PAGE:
Preparing for a Police Interrogation
Modern police work has, to a very large extent, come to focus on two things–interrogations and forensics. Its logical that it would be this way. Scientific evidence is difficult, and sometimes impossible, to refute. And while studies have shown that statements of a person accused of a crime are much less reliable than, say, DNA evidence, they have unrivaled persuasive power. A person saying they committed a crime is often the centerpiece of the State’s case. Fighting over whether that statement can be presented to the jury is often the focus of a defense case.
Statements are powerful and the techniques the police have at their disposal to get statements are equally powerful. Yet, most people are completely unaware of these tools.
First, and most powerfully, the police are allowed to lie and trick people during interrogations. For example, in Oregon v. Mathiason, 429 US 492 (1977) the police told a suspect that they had his fingerprints from the scene. He confessed. As it turned out, they lied about the fingerprints. On review, the US Supreme Court held that police can lie, with only a few exceptions, to people during interrogations. Police lying in an interrogation is so common that New Hampshire even has a passage about it in the standard jury instruction on statements of people accused of a crime.
Second, police use proven, powerful techniques to extract information. Time and again, in cases where people were exonerated by DNA evidence, they were found to have “confessed.” This seems so counter-intuitive–why would innocent people confess? The reality is that police are trained in scientifically proven methods of getting information from people. And these methods are so powerful that they can, and have, resulted in wholly innocent people confessing to crimes they did not commit. In fact, the Innocence Project statistics show that 25% of ALL people exonerated by DNA have made confessions.
Third, and most simply, police can withhold information from people during an interrogation. They only need to tell people part of the story, or show them some of the evidence. They do not need to provide them with everything or tell people the weak parts of their case. This, combined with an almost unlimited capacity for deception, gives the police a huge advantage in an interrogation. Imagine if you were playing poker with an opponent that could both add cards whenever they wanted. That’s a game you don’t want to bet on.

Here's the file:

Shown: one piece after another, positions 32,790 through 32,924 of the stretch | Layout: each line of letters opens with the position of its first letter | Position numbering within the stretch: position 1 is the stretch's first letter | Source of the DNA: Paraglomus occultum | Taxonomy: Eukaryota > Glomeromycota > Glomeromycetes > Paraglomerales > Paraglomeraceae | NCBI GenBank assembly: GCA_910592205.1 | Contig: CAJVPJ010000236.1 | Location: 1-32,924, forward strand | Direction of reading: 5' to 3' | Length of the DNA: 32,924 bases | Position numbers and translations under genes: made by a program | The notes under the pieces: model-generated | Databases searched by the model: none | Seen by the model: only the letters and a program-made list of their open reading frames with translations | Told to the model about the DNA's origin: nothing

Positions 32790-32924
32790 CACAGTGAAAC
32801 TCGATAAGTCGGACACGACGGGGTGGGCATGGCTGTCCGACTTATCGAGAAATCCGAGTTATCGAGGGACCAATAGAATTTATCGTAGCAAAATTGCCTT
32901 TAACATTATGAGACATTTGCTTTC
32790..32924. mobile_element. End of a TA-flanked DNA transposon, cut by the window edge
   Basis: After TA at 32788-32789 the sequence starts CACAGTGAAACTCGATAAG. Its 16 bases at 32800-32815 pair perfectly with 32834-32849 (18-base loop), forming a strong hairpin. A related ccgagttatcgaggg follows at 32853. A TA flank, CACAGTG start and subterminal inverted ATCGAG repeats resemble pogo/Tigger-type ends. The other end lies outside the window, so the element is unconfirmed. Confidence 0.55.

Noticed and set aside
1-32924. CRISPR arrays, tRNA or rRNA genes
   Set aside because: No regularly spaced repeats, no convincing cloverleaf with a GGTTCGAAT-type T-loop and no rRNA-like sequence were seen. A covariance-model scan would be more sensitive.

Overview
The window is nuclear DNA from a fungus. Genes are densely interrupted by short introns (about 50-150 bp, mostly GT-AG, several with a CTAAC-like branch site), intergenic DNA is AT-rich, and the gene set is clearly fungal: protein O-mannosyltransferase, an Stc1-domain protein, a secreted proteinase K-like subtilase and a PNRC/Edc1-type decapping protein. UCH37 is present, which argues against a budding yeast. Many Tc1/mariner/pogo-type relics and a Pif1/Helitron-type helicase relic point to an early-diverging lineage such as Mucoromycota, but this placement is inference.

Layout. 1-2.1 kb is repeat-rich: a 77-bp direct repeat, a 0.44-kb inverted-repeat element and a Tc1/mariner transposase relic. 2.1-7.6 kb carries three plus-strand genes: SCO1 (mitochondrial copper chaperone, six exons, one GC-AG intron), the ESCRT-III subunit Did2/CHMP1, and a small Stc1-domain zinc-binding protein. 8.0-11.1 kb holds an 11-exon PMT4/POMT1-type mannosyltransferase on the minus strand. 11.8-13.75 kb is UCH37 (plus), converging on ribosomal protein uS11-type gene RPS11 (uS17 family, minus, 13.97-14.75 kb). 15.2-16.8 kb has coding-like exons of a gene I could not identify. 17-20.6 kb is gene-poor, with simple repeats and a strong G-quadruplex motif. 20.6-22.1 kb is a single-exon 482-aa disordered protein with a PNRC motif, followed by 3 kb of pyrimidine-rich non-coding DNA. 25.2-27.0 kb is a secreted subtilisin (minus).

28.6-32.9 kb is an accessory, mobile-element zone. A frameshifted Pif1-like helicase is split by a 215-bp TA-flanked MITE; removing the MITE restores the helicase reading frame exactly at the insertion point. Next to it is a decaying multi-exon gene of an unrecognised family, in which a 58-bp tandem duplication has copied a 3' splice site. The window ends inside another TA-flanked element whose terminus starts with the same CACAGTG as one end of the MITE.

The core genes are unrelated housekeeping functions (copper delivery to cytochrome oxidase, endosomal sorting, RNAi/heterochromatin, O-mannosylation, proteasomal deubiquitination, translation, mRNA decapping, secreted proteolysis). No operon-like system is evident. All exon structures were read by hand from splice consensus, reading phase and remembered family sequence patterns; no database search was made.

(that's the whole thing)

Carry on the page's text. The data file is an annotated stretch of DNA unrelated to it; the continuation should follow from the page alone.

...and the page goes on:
So what can you do if you are faced with a police interrogation? Most people want to just tell the police what happened, thinking that doing so could set them free. That impulse is one of the things the police use to get people to talk. You don’t know why they have come to talk to you, even if they give you a reason (remember, they are legally permitted to lie), and so you don’t actually know what they want to hear. One of your statements that you think is perfectly innocent may make you a suspect.
If you are arrested and at the station, the best thing is to ask for a lawyer and then tell them you don’t want to talk until you have a lawyer. The law says that should end the interrogation. If the police haven’t arrested you yet, call a lawyer immediately. In my career I have helped many people deal with the interrogation dilemma. We can help you avoid the interrogation, or, if it is in your best interest (which sometimes happens) we can prepare you for the interrogation.
In a world where there are more restrictions on what car dealers can say and promise to people than there are on what police can do in an interrogation, you need to arm yourself when preparing for an interrogation. Ask for a lawyer or bring one with you.
If you need help contact me at firstname.lastname@example.org or (603) 318-0450.